By Rocio Gallegos / La Verdad
With police leading the way, Ciudad Juárez government officials and employees on Monday evicted migrants who remained in a camp set up on the sidewalks around the city hall building – across the street from a migrant detention center where 40 migrants died in a fire in March.
Armed city police officers, including Chief César Omar Muñoz Morales, shoved their way through the camp, destroying tents where migrants were staying while awaiting their appointment to cross into the United States to seek asylum.
“This is an outrage, you don’t do this,” one of the migrants shouted while a woman tried to prevent police from dismantling the tent where she had slept for almost two months with her two children.
Police patrols surrounded the migrant camp at about 6 p.m. Monday, closing off streets to traffic to allow units from the city’s clean-up, civil protection and rescue offices to enter and clean the area.
The officials, including city council member Héctor Rafael Ortiz Opinel, repeatedly told the migrants that they could not continue staying in that place and offered them transfers to a temporary shelter that the city set up.
The new city shelter consisted of two large soft-sided tents with portable toilets and air conditioning and was set up about 330 yards from the makeshift campsite near the Stanton Street international bridge.
“The migrants cannot be here, they are being offered a transfer,” Ortiz Opinel said.
Shelter in a flood zone?
Environmentalists from the Árboles en Resistencia collective denounced the government’s move, claiming that the temporary shelter was erected in an area they say is considered a flood zone by federal authorities.
Juárez mayor Cruz Pérez Cuéllar on Monday said that the city government assured him the camp meets the migrants’ basic needs.
Ortiz Opinel said that the area where the tents were installed is not subject to flooding, but even so, there will be personnel trained to respond to any emergency. He said that site was chosen because it is an area close to the camp and the border with the United States.
He said that officials talked with migrants for several hours to ask them to move to the temporary shelter set up by the city.
“They are being given a better alternative, 330 yards away. There are services; it is a space where they can come and go when they want,” Ortiz Opinel said.
He said that the police presence was requested to maintain order in the place because some migrants refused to leave.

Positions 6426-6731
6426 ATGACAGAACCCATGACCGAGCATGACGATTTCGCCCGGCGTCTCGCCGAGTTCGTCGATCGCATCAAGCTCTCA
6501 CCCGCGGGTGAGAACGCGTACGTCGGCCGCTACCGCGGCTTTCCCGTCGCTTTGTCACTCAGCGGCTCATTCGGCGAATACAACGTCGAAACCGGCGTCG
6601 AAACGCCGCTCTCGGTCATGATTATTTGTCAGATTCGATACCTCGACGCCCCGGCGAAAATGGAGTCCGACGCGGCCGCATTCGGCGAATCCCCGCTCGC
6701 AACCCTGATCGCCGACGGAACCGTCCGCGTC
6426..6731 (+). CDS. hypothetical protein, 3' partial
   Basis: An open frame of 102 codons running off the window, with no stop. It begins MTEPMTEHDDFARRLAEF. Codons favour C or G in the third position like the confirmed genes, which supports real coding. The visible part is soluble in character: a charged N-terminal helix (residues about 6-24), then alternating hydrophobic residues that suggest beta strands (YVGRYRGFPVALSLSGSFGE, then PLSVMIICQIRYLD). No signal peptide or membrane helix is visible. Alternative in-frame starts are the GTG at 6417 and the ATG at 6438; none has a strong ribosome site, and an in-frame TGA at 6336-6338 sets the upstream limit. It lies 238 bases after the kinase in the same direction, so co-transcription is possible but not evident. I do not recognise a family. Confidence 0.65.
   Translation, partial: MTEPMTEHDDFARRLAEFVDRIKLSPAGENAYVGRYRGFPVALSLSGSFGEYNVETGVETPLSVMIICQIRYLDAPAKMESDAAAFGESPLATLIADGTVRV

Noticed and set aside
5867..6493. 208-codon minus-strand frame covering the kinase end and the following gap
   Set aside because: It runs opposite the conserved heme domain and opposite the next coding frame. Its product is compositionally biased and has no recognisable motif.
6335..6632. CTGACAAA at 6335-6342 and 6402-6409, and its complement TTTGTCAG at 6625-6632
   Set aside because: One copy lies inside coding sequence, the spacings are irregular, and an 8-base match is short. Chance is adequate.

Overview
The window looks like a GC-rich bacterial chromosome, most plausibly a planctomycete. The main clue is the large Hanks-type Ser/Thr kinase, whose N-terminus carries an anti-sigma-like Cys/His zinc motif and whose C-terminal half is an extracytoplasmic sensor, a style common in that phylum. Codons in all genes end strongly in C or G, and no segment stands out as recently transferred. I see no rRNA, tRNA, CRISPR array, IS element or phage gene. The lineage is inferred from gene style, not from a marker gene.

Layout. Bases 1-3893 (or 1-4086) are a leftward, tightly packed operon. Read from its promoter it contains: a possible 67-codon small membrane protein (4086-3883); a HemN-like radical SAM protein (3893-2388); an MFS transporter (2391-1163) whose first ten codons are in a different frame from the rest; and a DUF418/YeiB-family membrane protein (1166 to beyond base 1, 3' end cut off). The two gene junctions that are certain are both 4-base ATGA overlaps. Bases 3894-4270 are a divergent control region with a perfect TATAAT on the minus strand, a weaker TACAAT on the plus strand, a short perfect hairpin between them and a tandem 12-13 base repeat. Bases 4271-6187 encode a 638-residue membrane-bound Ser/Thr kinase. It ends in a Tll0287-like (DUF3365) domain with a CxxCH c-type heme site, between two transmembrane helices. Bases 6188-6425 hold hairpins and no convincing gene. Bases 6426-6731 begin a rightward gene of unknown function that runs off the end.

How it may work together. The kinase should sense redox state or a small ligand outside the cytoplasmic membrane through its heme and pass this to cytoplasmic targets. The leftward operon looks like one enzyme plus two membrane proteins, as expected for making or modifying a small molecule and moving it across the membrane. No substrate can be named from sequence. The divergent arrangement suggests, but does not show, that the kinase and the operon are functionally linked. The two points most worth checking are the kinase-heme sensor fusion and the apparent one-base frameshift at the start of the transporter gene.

“This is mistreatment dressed as protection,” said Mayra, a Venezuelan who sat on some blankets while she watched the police chief destroy the sun shelter under which she and her partner were sleeping.
Many of the migrants, primarily men, held their hands above their heads as they were pushed away by police officers.
The council secretary said that the actions were carried out in the presence of personnel from the State Commission for Human Rights. However, they were not seen in the area, even as the migrants asked for them, saying “we want you to come see this.”
At the site, only the city’s human rights director Santiago González Reyes, was seen. He declined to make any statements.
While the eviction was taking place, dozens of migrants left the site, ignoring the authorities’ offer and claiming police took their cell phones. They carried some of the things they were able to salvage before the cleanup staff carried off the remains of their destroyed tents, their blankets and their clothes, along with cardboard, rubbish and garbage.
“We don’t want to move, we’re not going to move from here, even if they throw our tents away,” a teenager yelled as she sobbed after being pushed out of her tent by a police officer. She said that they were not going to go to a shelter because they were afraid of a tragedy like the March 27 fire at the migrant detention fire.
Human rights activists from Movement Against Militarization arrived at the camp, warning officials that they were violating the migrants’ rights.
Not the first time
This is the second migrant makeshift camp that has been torn down by Juárez authorities. In late November, authorities tore down a campsite along the banks of the Rio Grande where hundreds of migrants from Venezuela were waiting to cross into the United States.
The camp that was torn down Monday started building up on March 28, a day after the detention center fire where migrants congregated to check on their friends and family, hold vigils for the victims of the fire, and protest against the authorities who failed to unlock the cell where the migrants were being held.
Most of the people who were at the site – some 250 people according to the city – came from Venezuela, but there were also migrants from Central America.
Confused, some people decided to go to the temporary shelter set up by the city, including women with children, adolescents and some families. Many rejected the officials’ offer and went to other places in the downtown area in search of refuge.
City officials reported that the operation ended by 9:45 p.m.
“Those who for a moment were reluctant ended up accepting the support and the transfer,” city officials told media – and on social media provided images of police officers distributing pizzas and soft drinks to the migrants.